Now That Your District Wellness Policy is in Place, What’s Next?
A conversation with Richard A. Abramson, M.Ed., Superintendent, School Union 42, Readfield, Maine.
What is the role of the district administrator in school wellness?
The superintendent sets the tone and expectations for programs and services. I worked with a part-time district wellness coordinator to create, organize and oversee a school/Community Wellness Council.
Tell us about your Wellness Council.
With the support of the school board and town officials, we expanded Wellness Council membership to include representatives from area communities and organizations. We listed all of the organizations and agencies who serve our area with recreation and wellness services and invited each to send a representative to serve on our Council. About six outside agencies and service organizations participate.
What is the top consideration when developing an assessment tool?
Keep it simple. As a school superintendent, I need straightforward feedback so I can judge the effectiveness of our policy. We looked at several models and chose a simple checklist that was developed by the wellness coordinator in another Maine school district.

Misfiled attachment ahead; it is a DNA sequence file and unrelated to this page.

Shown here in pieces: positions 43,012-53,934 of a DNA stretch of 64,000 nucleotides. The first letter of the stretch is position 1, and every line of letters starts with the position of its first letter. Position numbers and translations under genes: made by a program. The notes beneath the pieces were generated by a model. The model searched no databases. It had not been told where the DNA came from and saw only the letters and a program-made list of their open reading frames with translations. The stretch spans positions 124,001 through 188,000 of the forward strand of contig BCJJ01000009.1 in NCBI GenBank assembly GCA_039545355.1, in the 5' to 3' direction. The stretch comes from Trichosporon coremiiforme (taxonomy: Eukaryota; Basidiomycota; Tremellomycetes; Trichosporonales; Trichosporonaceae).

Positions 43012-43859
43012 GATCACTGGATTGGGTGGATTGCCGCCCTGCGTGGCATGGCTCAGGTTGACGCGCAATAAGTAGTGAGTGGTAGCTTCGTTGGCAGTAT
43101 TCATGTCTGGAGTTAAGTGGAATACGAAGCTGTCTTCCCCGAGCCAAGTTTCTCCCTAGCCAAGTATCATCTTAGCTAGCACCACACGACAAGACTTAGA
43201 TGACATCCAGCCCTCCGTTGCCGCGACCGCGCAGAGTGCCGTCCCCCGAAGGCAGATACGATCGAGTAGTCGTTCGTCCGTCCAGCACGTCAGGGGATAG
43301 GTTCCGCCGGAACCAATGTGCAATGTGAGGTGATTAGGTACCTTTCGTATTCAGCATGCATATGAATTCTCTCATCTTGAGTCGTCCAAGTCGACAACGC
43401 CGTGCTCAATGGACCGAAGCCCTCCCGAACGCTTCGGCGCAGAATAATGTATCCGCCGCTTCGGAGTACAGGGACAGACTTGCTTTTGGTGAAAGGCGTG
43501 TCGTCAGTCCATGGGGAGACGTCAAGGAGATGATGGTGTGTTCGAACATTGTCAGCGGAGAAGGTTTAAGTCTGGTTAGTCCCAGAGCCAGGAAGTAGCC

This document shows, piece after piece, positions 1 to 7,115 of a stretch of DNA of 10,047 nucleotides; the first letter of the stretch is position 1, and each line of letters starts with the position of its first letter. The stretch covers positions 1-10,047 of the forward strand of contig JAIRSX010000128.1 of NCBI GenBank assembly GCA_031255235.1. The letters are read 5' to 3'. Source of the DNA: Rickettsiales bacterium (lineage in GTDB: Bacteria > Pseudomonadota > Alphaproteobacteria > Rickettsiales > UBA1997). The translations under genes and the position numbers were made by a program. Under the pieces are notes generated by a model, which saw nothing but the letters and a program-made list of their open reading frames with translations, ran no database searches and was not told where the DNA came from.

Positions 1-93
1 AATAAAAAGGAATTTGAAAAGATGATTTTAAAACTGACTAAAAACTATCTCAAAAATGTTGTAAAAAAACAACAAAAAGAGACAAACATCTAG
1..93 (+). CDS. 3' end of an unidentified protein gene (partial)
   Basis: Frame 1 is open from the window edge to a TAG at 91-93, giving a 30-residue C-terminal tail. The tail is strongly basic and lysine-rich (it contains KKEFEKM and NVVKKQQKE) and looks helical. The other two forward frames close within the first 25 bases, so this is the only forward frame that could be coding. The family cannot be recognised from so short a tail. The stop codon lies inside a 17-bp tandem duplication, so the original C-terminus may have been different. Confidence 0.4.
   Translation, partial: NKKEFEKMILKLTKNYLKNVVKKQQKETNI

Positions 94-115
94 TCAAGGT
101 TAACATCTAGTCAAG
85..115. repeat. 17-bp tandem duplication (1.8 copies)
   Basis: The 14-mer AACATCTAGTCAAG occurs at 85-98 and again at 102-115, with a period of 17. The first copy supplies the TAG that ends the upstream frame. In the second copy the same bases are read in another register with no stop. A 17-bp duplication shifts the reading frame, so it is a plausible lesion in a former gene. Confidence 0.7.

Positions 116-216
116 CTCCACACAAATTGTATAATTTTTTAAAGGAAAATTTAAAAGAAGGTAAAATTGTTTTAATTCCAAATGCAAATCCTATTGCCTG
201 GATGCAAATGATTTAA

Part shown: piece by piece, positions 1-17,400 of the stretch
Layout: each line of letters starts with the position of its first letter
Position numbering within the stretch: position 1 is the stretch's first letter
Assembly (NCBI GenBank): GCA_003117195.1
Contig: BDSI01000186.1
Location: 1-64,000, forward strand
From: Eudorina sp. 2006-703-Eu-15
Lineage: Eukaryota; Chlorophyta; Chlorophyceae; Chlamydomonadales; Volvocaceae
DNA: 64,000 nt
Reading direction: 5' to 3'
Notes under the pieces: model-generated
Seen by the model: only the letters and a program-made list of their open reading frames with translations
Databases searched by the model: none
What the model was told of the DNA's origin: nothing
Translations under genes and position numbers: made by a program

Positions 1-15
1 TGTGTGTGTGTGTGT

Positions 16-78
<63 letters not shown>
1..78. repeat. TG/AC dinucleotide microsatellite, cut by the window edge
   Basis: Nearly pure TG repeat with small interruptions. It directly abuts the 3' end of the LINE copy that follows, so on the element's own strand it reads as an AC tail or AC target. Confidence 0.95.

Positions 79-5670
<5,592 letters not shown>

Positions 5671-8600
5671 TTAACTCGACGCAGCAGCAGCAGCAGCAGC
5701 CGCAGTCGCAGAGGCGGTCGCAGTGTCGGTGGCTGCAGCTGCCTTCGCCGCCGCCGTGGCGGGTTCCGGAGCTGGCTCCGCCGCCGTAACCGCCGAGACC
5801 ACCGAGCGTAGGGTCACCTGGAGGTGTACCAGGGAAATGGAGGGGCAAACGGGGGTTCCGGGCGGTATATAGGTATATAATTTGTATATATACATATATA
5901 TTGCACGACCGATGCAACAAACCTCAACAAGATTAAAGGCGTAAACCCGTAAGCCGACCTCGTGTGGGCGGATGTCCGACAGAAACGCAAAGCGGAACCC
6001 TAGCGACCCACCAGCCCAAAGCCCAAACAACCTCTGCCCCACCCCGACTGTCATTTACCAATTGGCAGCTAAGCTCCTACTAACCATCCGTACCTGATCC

Which obstacles might administrators encounter?
Time often presents challenges. District administrators have limited time to accomplish all of the goals and objectives of their wellness policy. Additionally, nationwide emphasis on testing and meeting educational standards has imposed signifi cant time constraints. Administrators need to think outside the box to accomplish and evaluate the objectives of a wellness policy in a time-efficient way.
What have you learned from the assessment process? What are the next steps?
Assessment provides regular and on-going feedback that tells us how we are doing to meet the objectives of our wellness policy. We use our checklist data to develop new strategies and modify existing strategies for meeting our wellness objectives.